A pope who wants to be 'normal'

A pope who wants to be 'normal'

Pope Francis’ latest interview, published today by the Italian newspaper Corriere della Sera, featured more of his characteristic pastoral populism and a tolerant tone on several moral issues. His defensive comments on clerical sex abuse will no doubt raise the question: Does the pope think this issue is really behind us?

Here are some highlights:

-- The pope said he liked to get out and be among people, but he cautioned against creating “a certain mythology about Pope Francis.” “When for example it’s said that he goes out from the Vatican at night and feeds the homeless on Via Ottaviano. That never even occurred to me…. To paint the pope as some kind of superman, a type of star, seems offensive to me. The pope is a man who laughs, cries, sleeps well and has friends like everyone else. A normal person.”

-- Francis said he had sometimes asked the advice of retired Pope Benedict: “The emeritus pope is not a statue in a museum…. Benedict is the first and perhaps there will be others. We don't know. He is discreet, humble and doesn’t want to be a bother. We talked about this and we decided together that it would be better if he saw people, got out and participated in the life of the church…. I thought of grandparents, who with their wisdom and counsel give strength to the family and don’t deserve to end up in a nursing home.”

-- Pope Francis distanced himself from the church’s past use of the concept of “non-negotiable values” on certain moral and ethical questions related to human life and sexuality: “I never understood the expression 'non-negotiable values.' Values are values, period. I can’t say that among the fingers of a hand, one is less useful than the other. So I don't understand in what sense there can be negotiable values.”

-- On civil unions, the pope indicated some margin of tolerance: “Marriage is between a man and a woman. The lay states want to justify civil unions in order to regulate diverse situations of cohabitation, motivated by the need to regulate economic aspects among persons, for example in assuring medical care…. We need to look at the different cases and evaluate them.”

-- The pope said the 1968 encyclical against birth control, Humanae Vitae, was “prophetic” in its defense of morality and its opposition to population control programs, but he said this teaching needs to be applied carefully in pastoral situations. “The issue is not changing the doctrine, but going deeper and making sure that pastoral action takes into account that which is possible for people to do. This, too, will be discussed in the Synod.”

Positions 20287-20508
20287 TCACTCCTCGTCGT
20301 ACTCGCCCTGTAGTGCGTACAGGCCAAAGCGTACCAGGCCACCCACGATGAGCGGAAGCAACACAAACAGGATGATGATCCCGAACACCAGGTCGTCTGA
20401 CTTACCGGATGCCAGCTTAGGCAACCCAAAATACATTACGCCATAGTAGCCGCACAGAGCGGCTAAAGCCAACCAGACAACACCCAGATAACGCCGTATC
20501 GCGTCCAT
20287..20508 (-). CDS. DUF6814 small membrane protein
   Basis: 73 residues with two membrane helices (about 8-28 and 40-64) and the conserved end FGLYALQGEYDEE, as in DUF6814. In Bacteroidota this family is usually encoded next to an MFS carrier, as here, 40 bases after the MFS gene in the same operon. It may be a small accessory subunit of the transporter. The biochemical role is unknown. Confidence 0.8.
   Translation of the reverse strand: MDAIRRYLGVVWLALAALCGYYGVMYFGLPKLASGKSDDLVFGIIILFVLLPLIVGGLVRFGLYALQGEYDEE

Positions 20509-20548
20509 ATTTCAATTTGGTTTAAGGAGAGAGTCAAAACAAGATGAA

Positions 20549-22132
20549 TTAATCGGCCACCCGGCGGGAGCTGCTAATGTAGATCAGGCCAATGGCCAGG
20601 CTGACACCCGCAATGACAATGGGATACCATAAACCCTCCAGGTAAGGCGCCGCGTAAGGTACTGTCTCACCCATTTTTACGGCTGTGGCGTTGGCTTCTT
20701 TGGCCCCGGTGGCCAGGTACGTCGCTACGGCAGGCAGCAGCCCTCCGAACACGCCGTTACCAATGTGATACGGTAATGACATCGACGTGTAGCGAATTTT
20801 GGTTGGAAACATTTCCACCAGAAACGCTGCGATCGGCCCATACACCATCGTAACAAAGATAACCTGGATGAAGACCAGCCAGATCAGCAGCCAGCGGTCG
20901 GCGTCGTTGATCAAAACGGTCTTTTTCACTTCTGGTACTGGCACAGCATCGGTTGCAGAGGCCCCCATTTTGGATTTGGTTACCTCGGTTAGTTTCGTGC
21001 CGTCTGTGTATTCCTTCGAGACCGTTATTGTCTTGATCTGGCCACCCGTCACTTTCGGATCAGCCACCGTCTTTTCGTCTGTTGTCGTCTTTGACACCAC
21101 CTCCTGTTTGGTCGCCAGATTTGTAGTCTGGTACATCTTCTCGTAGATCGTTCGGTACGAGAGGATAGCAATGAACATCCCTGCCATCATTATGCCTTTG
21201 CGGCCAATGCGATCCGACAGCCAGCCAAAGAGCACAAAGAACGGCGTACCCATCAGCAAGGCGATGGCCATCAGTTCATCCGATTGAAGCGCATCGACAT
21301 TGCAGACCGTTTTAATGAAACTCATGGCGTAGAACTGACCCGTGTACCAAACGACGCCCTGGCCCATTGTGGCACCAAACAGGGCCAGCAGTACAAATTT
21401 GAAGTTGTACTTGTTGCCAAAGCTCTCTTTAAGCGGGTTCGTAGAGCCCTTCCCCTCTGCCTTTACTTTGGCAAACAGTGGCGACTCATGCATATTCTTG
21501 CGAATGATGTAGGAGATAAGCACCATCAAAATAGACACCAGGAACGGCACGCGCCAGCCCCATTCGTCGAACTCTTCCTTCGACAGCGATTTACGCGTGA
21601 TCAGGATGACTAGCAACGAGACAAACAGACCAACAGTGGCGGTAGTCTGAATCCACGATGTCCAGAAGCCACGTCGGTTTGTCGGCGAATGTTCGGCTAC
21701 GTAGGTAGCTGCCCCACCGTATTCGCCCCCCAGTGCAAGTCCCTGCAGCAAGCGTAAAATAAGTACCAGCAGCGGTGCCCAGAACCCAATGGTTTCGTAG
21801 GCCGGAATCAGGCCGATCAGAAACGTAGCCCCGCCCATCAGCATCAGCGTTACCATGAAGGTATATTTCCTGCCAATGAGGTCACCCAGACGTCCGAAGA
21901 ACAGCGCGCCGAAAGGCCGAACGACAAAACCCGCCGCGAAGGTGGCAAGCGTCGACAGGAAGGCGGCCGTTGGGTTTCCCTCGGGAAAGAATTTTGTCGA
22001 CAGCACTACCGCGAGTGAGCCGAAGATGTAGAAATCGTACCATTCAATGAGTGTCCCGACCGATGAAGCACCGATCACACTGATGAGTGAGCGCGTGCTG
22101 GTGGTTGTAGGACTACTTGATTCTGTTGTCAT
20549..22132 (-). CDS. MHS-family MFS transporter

-- Asked about clerical sex abuse, the pope called such cases “terrible” but defended the church’s actions to safeguard children. “The cases of abuse are terrible because they leave very deep wounds. Benedict XVI was very courageous and opened the road. The church has done much along this road. Perhaps more than all the others.” He said statistics show that most violence against children takes place in family or neighborhood environments. “The Catholic Church is perhaps the only public institution to have acted with transparency and responsibility. No one else has done more. And yet the church is the only one to be attacked.”

-- Concerning his strong critique of modern capitalism, the pope said he was not bothered by those who have accused him of Marxism: “I’ve never shared a Marxist ideology, because it’s not true, but I’ve known many good people who profess Marxism.” He added that the Gospel clearly rejects the “cult of well-being” as a form of idolatry. And while modern globalization has saved some people from poverty, the pope said, it has “condemned many others to die of hunger.” The problem with economic globalization as practiced today is that “the human person is no longer at the center, only money,” he said.

16 comments (Add your own)

1. Lowell Rinker wrote:
I think most understand that the Church needs to set a high bar in terms of doctrine on moral issues. In the past, the Church through its rigidity and lack of pastoral approach, used moral doctrines to judge, punish and humiliate. What sets Pope Francis apart is his willingness to let God judge...he opts to embrace those who struggle rather than to publicly judge them....such a refreshing change.

Wed, March 5, 2014 @ 8:43 AM

2. Kelly wrote:
The sexual abuse quote was incredibly tone death.. something that one would expect from Benedict, not Francis. There are still lots of active U.S. bishops who have not been punished for covering up for abuser priests. See Bishop Finn.